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How to start a Aircheck Collection:


First lets get to basics real quick on what a Aircheck is. 
Simply put its a recording of a broadcast Radio or TV station to be played back and enjoyed later. 


Why do people record, collect and trade Airchecks?
Most people who do this as a hobby are either a broadcast professionals or people who love Radio and TV or a particular station or an on air personally or show. Everyone does this for different reasons, to relive their youth, to see and hear what broadcast TV and Radio look/sounded like in years past, to hear what a station sounds like in a different state/country etc... 


How to start a collection? (for this instance it's for Radio)
First you need some way to capture the Radio stations audio, while I like to use Cassette tapes, most people new to this hobby are using more Digital means to record their Airchecks. If you are doing it the old-fashion way like me with cassettes, you will need to get your hands on a Boom-box or a stereo with a Cassette player/recorder. Example you will also need Cassette tapes. Example Most use 90 minute cassette tapes to record their aircheck onto. 


How to Aircheck a station?
When you have the above pieces of equipment take the cassette tape and put it into the radio's cassette player/recorder. Then turn on the radio to the desired band AM/FM and station, Example if you live in Atlanta Georgia and you want to record NPR 90.1 WABE-FM you would turn your radio to 90.1 FM. Make sure you have a CLEAR static free signal before you start recording. In most cases moving the radio around the room or another part of the house works best as well as making sure your FM antenna is extended fully (if you are recording a AM station make sure your radio is away from other electronic devices like TV's, other radio's, touch/dimmer lamps, light switches, and florescent lights).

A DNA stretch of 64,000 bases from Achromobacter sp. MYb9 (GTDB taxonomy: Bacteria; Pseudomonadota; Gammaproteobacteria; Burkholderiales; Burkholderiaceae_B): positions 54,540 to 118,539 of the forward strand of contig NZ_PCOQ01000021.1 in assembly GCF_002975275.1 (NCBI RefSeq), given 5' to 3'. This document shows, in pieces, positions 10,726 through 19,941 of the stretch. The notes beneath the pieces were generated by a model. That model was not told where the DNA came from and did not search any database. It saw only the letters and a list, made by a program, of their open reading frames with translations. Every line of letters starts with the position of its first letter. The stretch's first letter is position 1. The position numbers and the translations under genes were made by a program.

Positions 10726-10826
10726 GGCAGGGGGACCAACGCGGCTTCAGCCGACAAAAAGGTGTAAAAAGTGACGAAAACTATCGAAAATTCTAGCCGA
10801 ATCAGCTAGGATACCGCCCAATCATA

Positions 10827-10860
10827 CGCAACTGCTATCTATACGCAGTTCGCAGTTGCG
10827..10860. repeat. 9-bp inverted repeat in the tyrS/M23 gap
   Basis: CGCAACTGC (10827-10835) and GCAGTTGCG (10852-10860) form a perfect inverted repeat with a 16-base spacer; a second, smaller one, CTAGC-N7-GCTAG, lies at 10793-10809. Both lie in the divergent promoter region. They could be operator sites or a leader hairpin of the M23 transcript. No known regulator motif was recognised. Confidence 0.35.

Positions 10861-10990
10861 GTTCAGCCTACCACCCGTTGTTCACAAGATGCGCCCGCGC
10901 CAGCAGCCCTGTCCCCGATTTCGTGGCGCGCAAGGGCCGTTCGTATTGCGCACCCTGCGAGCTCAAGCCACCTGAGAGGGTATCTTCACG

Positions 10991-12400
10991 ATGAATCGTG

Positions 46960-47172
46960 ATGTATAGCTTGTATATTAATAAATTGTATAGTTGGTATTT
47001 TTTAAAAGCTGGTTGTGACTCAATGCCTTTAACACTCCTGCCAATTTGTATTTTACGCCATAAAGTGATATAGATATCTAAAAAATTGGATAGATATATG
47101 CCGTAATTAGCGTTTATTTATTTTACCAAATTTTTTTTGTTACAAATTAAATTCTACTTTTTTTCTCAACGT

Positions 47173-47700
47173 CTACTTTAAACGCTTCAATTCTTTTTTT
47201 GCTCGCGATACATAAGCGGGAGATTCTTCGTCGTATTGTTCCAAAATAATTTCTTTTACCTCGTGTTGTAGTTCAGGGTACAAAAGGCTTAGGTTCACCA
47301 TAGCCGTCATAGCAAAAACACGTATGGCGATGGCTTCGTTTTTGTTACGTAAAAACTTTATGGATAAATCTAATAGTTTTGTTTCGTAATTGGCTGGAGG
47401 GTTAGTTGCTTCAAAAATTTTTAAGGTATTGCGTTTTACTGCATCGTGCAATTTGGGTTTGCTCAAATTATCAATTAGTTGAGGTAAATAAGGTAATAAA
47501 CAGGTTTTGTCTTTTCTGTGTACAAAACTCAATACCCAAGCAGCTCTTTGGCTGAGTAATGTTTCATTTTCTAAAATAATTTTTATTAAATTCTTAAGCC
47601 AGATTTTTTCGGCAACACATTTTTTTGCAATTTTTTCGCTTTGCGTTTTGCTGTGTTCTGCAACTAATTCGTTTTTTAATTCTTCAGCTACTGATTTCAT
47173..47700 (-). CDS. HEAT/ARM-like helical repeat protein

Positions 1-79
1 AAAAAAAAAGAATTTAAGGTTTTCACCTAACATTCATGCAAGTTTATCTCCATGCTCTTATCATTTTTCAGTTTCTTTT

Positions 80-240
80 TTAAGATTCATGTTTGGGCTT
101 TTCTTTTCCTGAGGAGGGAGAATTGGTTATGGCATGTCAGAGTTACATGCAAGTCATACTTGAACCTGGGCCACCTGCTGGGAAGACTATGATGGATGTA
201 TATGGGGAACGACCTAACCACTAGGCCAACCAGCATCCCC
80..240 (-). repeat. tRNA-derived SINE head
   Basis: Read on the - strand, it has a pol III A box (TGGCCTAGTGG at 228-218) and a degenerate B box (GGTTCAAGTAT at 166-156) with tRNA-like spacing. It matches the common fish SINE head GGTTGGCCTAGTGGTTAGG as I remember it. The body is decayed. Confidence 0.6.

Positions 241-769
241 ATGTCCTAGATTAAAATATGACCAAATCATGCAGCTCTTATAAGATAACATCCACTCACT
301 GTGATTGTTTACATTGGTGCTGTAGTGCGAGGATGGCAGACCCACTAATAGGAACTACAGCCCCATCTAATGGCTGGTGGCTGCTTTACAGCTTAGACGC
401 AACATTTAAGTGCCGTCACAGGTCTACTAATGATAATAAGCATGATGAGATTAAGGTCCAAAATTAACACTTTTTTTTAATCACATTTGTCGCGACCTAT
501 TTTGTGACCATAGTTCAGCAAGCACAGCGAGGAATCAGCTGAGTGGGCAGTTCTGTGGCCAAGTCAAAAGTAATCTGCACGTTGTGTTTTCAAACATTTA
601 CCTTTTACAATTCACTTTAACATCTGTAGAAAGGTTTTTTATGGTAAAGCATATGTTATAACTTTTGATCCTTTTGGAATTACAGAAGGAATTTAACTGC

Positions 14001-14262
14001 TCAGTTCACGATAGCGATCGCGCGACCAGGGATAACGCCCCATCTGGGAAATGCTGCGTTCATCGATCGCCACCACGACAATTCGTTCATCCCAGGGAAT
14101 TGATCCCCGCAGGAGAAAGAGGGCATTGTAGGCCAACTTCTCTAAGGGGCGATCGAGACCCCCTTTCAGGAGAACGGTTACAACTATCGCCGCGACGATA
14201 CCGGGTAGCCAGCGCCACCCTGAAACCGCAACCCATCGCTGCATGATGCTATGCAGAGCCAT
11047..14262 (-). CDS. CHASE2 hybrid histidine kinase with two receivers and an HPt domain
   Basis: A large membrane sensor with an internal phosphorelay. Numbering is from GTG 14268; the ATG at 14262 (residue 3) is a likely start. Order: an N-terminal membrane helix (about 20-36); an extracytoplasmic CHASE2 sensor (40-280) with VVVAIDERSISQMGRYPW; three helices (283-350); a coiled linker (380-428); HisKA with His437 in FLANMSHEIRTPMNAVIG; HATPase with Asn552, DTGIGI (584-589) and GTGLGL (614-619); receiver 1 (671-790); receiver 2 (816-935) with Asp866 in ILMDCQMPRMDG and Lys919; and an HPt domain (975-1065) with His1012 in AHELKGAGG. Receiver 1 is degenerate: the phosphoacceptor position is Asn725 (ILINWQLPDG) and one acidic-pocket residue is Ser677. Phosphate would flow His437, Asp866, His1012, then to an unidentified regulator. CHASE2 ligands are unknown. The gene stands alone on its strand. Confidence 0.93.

If you are using a 90 minutes tape, the time to record is 45 minutes (each side) you will need to be nearby so when the first side has run out of room you can then flip the tape over and continue to record to fill up the other side of the tape. After you are done recording and the tape is full take the tape out of the radio and use the labels that came with the tape to label what you just recorded. most people will label their tapes like. (NPR 90.1 WABE-FM July 15, 1997, 5:30pm) it's always important to label your Airchecks, what you just recorded, the station, and the Date, and Time.

Now the perfect aircheck collector will always record things they don't care for, say you don't like country music, it's always a good idea to at least have some country stations recorded just in case the person you are wanting to trade with does, especially if that person has an Aircheck in their collection you really want the chances of them wanting to trade with you goes up when you do this.

When you have a aircheck in your collection that some one wants you will need a way to copy that Aircheck to a blank cassette tape unless you intend on sending them the original tape. You will need a Dual Cassette Player/Recorder to do this Example.

One more important thing about trading, IT IS MUTUAL that means when you promise you are going to send them a copy of your Aircheck DO IT.